The Fifth Gospel


Num. 22:1-21; Rom. 6:12-23; Matt. 21:12-22

While taking classes in Israel I heard over and over again the term “the fifth gospel” from Christian professors.  At first I was confused.  Did someone canonize the Gospel of Thomas or some crazy thing?  No.  This was Eastern scholars’ way of saying, “In order to understand the first four gospels, one must come to understand the fifth gospel – the LAND itself, and the story it tells.”

A good example of that is here in our Matthew passage today.  We have two stories of Jesus getting angry.  First Jesus overturns tables at the Temple Mount.  Then he leaves the city, crossing over to Bethany to spend the night, a small village to the east of Jerusalem, through Bethpage.

The next day he returns to the city.  On the way, he encounters a fig tree, and curses it.  He ends with, “If you have faith and do not doubt, not only will you do what has been done to the fig tree but even if you say to this mountain, ‘Be lifted up and thrown into the sea,’ it will be done.”

I had always thought the biblical phrase to “move a mountain” was a metaphor.  Then I went to Israel and studied the “fifth gospel”.  Have you ever heard of the Herodium?  Probably not.  It is a man-made structure built a little before the time of Christ.  This mountain was made by the Romans as an outpost, military vantage point, and also a winter retreat for Herod.  It was an underground fortress, nine levels in total.  It was an engineering marvel. (Pictured above)

It was also a mountain, literally.  Taking many years to make, it was made by the determination of Roman architects, engineers, and by the hands of many slaves, who carried buckets of dirt for years to make this pile of soil which eventually became a mountain.

While it is not mentioned by name in the Bible, there are Roman documents explaining its construction, and even recounting the many years it took to do this project, and the skepticism of the people as to whether it would ever be built.  Many thought it was impossible.  They lacked the faith to envision such marvels.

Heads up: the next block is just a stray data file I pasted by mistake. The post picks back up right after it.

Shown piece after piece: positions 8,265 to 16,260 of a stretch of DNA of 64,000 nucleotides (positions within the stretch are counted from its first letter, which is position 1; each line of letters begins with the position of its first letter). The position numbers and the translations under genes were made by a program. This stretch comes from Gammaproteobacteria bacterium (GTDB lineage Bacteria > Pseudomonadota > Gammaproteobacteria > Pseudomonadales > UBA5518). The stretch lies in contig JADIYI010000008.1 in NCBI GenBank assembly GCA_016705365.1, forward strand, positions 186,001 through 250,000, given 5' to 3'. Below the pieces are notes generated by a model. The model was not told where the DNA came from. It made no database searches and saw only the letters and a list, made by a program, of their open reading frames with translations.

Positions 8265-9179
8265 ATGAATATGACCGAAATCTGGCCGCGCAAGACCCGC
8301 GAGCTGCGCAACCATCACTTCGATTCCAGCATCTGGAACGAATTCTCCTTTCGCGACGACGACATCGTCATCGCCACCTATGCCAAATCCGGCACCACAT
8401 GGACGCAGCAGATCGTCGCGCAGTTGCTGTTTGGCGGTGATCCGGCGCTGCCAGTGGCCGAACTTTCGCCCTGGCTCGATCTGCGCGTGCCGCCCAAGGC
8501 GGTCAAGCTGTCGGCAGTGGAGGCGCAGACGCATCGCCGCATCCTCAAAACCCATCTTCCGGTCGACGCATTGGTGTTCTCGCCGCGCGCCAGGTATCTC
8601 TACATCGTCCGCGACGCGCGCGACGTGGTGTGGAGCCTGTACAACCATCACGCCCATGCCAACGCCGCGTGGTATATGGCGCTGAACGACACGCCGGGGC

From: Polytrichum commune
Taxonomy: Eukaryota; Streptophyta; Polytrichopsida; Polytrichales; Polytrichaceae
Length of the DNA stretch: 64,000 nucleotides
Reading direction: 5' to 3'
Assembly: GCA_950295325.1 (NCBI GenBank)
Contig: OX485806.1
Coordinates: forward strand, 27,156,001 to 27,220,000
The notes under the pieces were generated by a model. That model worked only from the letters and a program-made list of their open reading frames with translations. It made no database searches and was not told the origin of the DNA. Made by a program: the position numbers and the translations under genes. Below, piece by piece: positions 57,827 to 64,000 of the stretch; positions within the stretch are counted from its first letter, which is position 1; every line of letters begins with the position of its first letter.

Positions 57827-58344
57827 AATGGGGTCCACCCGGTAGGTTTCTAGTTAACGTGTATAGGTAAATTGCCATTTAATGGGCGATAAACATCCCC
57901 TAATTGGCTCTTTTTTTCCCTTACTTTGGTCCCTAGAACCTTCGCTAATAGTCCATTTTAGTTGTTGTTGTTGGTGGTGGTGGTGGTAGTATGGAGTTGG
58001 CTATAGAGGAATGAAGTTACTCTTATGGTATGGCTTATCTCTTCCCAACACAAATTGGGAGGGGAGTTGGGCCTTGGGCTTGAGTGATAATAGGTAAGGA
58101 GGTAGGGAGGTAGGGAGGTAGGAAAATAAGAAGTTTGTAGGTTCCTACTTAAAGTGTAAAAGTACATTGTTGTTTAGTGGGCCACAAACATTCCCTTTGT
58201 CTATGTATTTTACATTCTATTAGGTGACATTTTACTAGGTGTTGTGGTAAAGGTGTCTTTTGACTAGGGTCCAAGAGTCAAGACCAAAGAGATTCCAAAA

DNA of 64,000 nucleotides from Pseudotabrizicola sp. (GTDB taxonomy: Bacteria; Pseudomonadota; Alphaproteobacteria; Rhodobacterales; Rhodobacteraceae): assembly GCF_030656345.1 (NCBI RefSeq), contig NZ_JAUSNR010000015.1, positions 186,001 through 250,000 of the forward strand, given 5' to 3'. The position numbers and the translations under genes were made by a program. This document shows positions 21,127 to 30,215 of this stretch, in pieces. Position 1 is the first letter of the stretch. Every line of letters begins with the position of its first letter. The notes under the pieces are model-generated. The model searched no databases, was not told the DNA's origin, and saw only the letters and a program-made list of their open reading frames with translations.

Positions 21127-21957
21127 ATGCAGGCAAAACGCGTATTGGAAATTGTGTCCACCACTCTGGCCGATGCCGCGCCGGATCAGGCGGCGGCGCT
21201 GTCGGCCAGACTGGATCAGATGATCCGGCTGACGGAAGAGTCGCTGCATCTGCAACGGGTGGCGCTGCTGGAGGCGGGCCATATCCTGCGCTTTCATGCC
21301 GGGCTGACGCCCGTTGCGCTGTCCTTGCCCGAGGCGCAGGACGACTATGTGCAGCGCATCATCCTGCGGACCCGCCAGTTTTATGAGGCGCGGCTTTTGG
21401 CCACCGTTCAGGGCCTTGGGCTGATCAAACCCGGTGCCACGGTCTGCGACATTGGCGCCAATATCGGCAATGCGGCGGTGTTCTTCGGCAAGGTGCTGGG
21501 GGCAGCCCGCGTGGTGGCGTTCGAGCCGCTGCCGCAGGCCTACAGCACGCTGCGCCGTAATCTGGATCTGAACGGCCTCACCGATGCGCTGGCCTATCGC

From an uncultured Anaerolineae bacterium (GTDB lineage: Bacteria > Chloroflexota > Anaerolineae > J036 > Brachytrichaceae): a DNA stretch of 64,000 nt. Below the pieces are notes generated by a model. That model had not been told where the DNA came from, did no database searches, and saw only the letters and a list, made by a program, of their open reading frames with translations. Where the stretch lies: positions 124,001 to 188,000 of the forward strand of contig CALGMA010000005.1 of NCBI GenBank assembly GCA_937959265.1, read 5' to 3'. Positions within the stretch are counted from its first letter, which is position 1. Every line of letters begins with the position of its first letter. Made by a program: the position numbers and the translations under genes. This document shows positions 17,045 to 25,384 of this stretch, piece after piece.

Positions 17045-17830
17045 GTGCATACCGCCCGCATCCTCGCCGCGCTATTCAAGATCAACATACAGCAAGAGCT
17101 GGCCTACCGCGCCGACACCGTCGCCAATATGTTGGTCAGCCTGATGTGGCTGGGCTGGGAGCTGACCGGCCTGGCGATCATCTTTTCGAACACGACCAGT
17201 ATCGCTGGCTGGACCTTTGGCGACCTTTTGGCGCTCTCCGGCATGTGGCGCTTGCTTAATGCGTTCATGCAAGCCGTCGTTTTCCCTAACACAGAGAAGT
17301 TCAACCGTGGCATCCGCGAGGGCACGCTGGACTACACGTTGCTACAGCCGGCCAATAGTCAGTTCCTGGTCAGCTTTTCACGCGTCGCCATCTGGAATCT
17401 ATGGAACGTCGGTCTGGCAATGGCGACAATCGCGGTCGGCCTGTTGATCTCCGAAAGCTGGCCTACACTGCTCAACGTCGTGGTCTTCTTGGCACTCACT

When you are walking from Bethany to Jerusalem, through Bethpage, the Herodium is visible to the south.  I imagine that as Jesus was cursing the fig tree and explaining, “If you have faith and do not doubt, you can say to this mountain, be moved.”  This was no reference to telekinetic powers.  This was Jesus actually pointing at the Herodium saying, “If you had faith like the Romans, you could do this.”  What an insult!

This was a low blow.  Jesus had just gotten done upsetting the Sadducees with his Temple shenanigans.  Now he was upsetting the Zealots and others by paying the Romans a compliment.  He lifts them up and says, “Even the Romans do some things better that we do.”  It is easy to see why a few chapters later he ends up on a cross.

I hope you all get to go to Israel one day.  It was like buying a color TV for the first time, having seen it only in black and white since I was born.  If you are going to Israel with me in January you will see this.  If not, perhaps you will want to join my class in the Fall that will study Jesus and the Land.  It will be like visiting Israel through digital media without actually visiting.  (For more: )


Leave a Reply

Fill in your details below or click an icon to log in: Logo

You are commenting using your account. Log Out /  Change )

Twitter picture

You are commenting using your Twitter account. Log Out /  Change )

Facebook photo

You are commenting using your Facebook account. Log Out /  Change )

Connecting to %s